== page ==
Before sitting down to write about all of this I don’t think that I did believe that some good may have come out of all of this. For every good thing there have probably been a fair few bad things to come from months of social isolation; I’m more anxious again in general, the future is the most uncertain that it has ever been and it can be incredibly hard to dig yourself out of depression when you are bound by the same walls every day. However, even salvaging a couple of slivers of hope is enough for me. This past year was never going to be good and if you told me when it all started that we would still be in lockdown the same time the following year I wouldn’t have known what to do with myself. Given the state of the world, just surviving is enough to expect from yourself and – whilst this is easy to forget – it’s essential to be kind and not add more pressure to a future that already weighs heavily on all of us.

Trying to teach myself this was really difficult at times, as I am quite prone to getting worked into a frenzy and not really knowing what to do. Getting existential dread about your life is hard at the best of times, but in the past year it has been paralysing at times. Having a person to care for, and care for you, makes any situation better. For me, just having to look after myself and my own interests doesn’t really work. Being there and providing support is as good a reason to live as any in my book, which was only amplified when we got our first pet together, Fraser the cat. Caring for him has spurred both Eva and I on a bit, giving us a reason to get out of bed at a reasonable time and keeping us on our toes. I’m thankful not only to Eva, but to Fraser as well, for being there for me and giving me motivation to keep going.

For now, if all I can manage is going for a run and occasionally reading a book or watching a movie then that’s fine. There is plenty of time to work in life and being eaten alive by stress isn’t going to help anyone. While the world goes through the biggest event of our lifetimes you can be forgiven for retreating and looking inward for solace and taking things a day at a time. With many of us feeling truly vulnerable for the first time, it gives an insight into how marginalised people live every day of their lives. Through experiencing hard times I was able to find more compassion for my fellow man and started trying to get into better social practises. Although it is unlikely, better treatment of others and ourselves would be a great collective takeaway from all of this, instead of the increased division that plays out online as a result of people being forced into social bubbles.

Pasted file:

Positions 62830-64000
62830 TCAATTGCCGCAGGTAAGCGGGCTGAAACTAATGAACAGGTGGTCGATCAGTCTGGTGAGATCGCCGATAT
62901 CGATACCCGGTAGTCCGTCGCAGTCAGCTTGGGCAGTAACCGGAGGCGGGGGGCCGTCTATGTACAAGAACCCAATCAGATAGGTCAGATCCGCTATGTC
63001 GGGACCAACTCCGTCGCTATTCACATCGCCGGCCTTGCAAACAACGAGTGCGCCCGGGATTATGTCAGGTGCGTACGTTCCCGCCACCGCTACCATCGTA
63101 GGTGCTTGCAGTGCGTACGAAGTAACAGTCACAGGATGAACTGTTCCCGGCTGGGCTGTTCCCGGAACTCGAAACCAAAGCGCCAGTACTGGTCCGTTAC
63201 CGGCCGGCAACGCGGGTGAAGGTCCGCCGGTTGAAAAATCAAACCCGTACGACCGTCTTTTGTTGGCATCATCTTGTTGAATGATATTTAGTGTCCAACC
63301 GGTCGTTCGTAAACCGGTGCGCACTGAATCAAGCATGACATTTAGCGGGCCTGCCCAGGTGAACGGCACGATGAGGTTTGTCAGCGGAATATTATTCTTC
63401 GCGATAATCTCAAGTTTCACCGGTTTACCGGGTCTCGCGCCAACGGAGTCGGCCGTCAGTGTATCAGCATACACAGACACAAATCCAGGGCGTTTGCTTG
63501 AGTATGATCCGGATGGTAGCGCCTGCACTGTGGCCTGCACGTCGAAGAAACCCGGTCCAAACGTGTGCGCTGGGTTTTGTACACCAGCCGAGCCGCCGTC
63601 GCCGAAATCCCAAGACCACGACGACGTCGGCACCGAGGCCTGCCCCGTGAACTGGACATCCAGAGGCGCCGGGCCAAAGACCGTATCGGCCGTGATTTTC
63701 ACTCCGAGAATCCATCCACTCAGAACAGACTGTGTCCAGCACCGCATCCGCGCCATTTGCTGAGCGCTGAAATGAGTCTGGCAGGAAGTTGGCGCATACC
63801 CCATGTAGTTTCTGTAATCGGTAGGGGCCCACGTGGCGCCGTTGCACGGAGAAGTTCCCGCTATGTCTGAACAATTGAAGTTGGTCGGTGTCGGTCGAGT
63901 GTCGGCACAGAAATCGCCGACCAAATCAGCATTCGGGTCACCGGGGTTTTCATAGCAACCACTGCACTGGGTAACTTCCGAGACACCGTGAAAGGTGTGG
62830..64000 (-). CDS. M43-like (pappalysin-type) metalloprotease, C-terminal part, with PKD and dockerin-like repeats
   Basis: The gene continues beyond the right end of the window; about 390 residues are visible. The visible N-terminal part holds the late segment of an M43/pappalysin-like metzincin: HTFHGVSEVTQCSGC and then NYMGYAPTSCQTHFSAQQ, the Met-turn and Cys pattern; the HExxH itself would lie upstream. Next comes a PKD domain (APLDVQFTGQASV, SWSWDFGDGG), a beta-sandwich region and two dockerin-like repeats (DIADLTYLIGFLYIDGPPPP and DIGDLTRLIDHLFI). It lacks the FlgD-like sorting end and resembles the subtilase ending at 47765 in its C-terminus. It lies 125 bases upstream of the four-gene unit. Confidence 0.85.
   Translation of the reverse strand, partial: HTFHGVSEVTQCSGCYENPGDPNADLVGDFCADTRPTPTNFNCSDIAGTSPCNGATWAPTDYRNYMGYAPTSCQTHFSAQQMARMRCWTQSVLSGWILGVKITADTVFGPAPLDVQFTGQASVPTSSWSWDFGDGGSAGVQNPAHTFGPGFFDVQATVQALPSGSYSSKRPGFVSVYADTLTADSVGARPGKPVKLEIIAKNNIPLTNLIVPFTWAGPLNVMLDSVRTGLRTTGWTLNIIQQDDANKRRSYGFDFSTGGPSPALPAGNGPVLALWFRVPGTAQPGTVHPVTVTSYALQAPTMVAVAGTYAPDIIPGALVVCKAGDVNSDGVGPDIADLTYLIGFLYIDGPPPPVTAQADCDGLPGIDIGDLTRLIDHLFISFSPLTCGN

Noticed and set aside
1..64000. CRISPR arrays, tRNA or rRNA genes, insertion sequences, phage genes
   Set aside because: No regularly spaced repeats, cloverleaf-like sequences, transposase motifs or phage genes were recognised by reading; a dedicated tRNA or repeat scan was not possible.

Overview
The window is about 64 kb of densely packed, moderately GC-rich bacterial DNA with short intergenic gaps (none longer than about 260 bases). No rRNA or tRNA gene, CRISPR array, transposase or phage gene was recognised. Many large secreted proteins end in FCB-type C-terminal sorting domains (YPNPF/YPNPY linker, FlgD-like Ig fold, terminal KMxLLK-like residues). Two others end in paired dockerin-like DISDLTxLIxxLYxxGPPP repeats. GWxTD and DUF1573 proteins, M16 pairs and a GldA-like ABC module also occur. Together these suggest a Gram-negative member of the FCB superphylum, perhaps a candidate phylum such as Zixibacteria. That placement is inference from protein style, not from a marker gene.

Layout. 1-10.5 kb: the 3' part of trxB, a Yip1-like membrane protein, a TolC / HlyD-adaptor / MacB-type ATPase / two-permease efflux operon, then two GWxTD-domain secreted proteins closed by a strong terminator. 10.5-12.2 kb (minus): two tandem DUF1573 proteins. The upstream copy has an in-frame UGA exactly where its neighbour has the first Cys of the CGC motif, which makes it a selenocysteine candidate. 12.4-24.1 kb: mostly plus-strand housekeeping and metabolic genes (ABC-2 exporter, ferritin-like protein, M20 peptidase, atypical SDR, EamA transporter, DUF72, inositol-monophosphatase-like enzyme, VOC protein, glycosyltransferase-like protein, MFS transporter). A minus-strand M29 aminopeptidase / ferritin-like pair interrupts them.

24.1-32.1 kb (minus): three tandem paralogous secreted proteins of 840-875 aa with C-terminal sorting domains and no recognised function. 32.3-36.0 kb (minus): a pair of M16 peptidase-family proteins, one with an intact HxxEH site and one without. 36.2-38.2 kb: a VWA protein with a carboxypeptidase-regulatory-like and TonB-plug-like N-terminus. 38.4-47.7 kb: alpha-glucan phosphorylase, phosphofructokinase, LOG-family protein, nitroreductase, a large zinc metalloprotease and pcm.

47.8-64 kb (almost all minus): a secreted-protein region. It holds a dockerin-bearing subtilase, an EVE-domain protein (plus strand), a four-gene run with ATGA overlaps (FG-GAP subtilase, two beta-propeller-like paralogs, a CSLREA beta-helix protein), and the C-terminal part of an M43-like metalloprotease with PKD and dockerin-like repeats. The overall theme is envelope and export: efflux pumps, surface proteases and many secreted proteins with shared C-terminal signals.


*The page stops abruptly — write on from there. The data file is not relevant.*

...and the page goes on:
Instead of getting sucked into the whirlpool of online discourse and opinions I’m going to continue to work on myself. For now I’m going to try and get over the initial despair of the lockdowns and keep reading, writing and taking any joy as it comes. Whether I’m watching old series of Anthony Bourdain travelling the world, reading classic novels that I’ve always meant to get around to, or just revisiting my back catalogue of music, I’m only just now accepting how to live like this. It’s seemed near impossible at times but now, as the end seems to be on the distant horizon, I can say that everything might be ok, eventually.

Words by Ewan Blacklaw

Resources for Mental Health:
Samaritans – Contact a Samaritan
NHS – Charity Directory
Mind – Seeking help for a mental health problem